Jazz Final 2

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Anonymous
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25718
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Jazz Final 2
Updated:
2010-07-05 11:04:48
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2nd part study Jazz Final
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  1. Congo Square
    • A place where slaves were permitted to
    • dance.

    Now called Louis Armstrong Park

    • Ring shout - a cluster of individuals
    • moving in a circular pattern.

    Comes from an African ritual ceremony.

    • New Orleans City Council - 1817
    • designated Congo Square as the official site for slave dances.

    • Other parts of the country did not
    • permit this and outlawed African elements in the music of slaves.

    • The Latin-Catholic influence on society
    • was more tolerant.
  2. Vocalese
    John Hendricks- Freddie Freeloader
  3. Weather Report
    Significant in jazz history

    Used collective improvisation

    • Emancipation of traditional roles in
    • the rhythm section.

    • Little distinction between soloist and
    • accompanist.

    Important names

    Joe Zawinul

    • Miroslav
    • Vitous
  4. Chet Baker-Mulligan
    • - no piano –
    • counterpoint

    • Pianoless quartet - Trumpet, bari sax,
    • bass, drums.

    • Main focus was on counterpoint, with no
    • harmonic instrument present.

    Bernie's Tune

    Walkin Shoes
  5. Slonimsky Thesaurus
  6. This is an exhaustive
    • study of scales and patterns. It is based on dividing the octave into various
    • numbers of equal parts. This study is not coming from any specific idiom such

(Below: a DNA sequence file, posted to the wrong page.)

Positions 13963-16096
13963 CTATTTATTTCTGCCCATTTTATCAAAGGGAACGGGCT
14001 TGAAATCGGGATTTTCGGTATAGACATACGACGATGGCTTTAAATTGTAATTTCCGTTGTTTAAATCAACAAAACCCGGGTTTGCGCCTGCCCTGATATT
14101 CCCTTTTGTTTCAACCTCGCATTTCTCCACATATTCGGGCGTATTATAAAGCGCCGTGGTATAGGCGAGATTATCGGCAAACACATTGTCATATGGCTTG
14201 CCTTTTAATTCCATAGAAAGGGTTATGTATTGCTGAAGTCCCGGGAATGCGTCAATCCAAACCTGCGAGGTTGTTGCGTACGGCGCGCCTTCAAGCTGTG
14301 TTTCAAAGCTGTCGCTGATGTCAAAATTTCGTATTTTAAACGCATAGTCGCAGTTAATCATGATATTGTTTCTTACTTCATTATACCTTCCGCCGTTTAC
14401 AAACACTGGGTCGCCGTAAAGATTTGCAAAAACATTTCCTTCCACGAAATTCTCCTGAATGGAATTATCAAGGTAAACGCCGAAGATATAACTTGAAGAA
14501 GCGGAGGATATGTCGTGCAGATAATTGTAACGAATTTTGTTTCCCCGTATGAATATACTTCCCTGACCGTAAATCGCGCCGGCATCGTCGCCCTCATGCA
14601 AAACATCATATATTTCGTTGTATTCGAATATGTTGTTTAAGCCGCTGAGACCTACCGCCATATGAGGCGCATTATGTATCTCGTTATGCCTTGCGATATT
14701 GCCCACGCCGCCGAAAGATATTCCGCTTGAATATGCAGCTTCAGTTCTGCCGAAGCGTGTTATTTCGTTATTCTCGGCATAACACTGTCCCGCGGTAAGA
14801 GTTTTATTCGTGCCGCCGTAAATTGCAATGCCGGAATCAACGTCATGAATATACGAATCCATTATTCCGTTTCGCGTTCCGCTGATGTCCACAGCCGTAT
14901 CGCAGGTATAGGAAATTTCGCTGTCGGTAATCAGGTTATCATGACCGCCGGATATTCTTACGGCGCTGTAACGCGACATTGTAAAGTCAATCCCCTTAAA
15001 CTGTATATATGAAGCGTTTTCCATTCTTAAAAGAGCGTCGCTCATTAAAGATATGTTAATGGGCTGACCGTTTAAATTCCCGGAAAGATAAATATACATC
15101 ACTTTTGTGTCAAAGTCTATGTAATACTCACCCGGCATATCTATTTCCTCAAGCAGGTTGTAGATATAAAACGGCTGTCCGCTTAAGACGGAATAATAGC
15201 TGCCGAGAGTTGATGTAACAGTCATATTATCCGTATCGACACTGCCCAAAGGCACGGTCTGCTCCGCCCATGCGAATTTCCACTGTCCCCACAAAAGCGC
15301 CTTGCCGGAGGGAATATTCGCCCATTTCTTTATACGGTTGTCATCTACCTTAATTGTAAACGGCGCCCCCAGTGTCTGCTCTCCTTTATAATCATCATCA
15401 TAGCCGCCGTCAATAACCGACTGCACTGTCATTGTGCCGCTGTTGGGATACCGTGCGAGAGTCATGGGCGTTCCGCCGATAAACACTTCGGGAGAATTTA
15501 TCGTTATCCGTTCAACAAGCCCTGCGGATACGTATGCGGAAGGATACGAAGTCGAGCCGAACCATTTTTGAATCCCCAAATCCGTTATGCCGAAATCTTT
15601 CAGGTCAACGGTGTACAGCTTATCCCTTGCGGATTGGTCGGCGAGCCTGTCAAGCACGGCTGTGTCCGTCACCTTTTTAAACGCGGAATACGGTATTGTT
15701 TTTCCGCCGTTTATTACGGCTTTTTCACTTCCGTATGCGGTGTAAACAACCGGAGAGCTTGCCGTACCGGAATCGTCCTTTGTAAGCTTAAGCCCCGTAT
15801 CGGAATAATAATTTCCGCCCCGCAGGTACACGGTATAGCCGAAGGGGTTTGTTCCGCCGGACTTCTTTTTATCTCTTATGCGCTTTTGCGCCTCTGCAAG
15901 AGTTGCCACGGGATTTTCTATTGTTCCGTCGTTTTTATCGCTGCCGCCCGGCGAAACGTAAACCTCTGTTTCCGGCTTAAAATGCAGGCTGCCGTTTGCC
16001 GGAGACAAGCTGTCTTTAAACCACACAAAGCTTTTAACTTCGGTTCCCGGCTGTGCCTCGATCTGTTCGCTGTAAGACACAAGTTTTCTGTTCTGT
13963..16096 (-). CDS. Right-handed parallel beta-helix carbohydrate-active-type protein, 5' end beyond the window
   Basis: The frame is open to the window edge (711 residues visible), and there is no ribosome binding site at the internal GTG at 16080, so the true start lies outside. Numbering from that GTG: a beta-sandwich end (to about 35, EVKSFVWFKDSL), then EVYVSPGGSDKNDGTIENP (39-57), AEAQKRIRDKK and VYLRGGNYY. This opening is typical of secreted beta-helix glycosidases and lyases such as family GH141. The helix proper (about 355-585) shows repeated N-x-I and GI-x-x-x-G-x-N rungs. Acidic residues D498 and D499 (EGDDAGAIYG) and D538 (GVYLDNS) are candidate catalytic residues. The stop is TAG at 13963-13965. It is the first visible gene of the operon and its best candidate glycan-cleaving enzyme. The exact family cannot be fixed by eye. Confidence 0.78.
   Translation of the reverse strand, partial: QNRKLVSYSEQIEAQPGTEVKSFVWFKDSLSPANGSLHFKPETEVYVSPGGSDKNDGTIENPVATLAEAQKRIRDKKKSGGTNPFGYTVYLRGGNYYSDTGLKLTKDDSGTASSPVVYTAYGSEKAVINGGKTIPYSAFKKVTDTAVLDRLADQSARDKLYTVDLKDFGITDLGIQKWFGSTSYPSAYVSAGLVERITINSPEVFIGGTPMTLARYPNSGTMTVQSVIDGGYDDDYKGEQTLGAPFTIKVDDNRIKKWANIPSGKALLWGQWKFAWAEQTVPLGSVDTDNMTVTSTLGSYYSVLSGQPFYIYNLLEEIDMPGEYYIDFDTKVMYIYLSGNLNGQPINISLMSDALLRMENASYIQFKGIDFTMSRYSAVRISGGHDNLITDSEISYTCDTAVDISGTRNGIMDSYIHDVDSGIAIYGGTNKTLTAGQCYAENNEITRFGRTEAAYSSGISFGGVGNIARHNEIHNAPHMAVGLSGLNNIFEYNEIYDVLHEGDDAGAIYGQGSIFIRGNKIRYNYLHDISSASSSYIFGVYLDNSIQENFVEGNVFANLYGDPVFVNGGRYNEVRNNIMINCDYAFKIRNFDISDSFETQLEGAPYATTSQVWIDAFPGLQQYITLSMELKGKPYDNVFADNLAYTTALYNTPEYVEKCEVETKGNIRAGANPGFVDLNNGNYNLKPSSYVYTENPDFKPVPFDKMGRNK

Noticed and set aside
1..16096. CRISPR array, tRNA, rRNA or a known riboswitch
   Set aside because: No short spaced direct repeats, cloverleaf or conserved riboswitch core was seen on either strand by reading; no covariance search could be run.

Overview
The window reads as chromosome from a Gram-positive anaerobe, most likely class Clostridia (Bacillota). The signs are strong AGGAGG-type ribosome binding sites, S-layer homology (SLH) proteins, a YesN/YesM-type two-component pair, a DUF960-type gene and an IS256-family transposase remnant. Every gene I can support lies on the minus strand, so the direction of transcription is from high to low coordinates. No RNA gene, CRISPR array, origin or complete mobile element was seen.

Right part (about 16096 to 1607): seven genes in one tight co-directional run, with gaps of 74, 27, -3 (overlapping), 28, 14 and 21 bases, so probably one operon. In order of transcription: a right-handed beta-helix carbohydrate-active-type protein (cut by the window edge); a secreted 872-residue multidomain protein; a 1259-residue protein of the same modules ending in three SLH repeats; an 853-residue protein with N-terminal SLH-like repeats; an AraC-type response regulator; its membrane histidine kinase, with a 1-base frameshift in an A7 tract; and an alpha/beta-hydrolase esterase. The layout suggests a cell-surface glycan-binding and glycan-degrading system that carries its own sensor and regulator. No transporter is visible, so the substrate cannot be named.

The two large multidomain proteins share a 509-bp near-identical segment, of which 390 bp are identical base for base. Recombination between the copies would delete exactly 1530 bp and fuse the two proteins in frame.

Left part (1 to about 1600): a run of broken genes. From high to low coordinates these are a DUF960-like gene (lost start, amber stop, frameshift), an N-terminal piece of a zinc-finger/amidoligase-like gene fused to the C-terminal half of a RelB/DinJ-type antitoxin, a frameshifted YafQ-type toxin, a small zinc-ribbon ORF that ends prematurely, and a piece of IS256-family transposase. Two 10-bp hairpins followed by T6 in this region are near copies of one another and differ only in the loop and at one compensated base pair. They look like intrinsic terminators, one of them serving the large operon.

• as jazz or classical but may very well be used in application to any idiom. It
    • is a written enharmonically, no key signatures and can be used by all
    • instruments.
  7. Smooth Jazz – definitions
    Quiet refined “Funk” music.

    Just as easy to hear or ignore.

    • Another definition–Instrumental pop
    • music.

    • Fuzak – combination of
    • fusion and muzak.

    Best known practitioners are:

    Kenny G

    George Benson

    Bob James

    But is it jazz?

    What to consider?

    Where are the CDs found? In which bin?

    Classical

    Rock

    Jazz

    Outsides missing the distinctions.

    Insiders missing the commonalities.

    • Consider the characteristics of the
    • music, not just the reaction of listeners.

    • There has long been a reluctance among
    • musicians and purist fans to include within the jazz category any watered-down
    • variants of a style that is derived from the jazz tradition.
  8. Chromatic
    • Notes that are
    • "foreign" to a given key, and the free utilization of altered notes.,
    • Notes that lend color to the sound of a chord or scale. (from Chroma).
  9. Influences of French impressionism
    • bill evans Highly
    • influenced by French impressionist Maurice Ravel. (Harmonically
  10. 12 bars, 3 sections of 4
    bars each
    Blues
  11. 32 bars long. 4 sections of
    8 bars each
    AABA form
  12. Such Sweet Thunder
    billy strayhorn wrote this with elligton
  13. Star Crossed Lovers
    billy strayhorn wrote this with elligton
  14. Latin Jazz
    • Straight 8th note subdivision - does
    • not swing!

    • 2 types
    • Brazilian
    • Afro-Cuban
  15. Afro-Cuban Jazz compaired to Brazilian
    More intense

    More rhythmic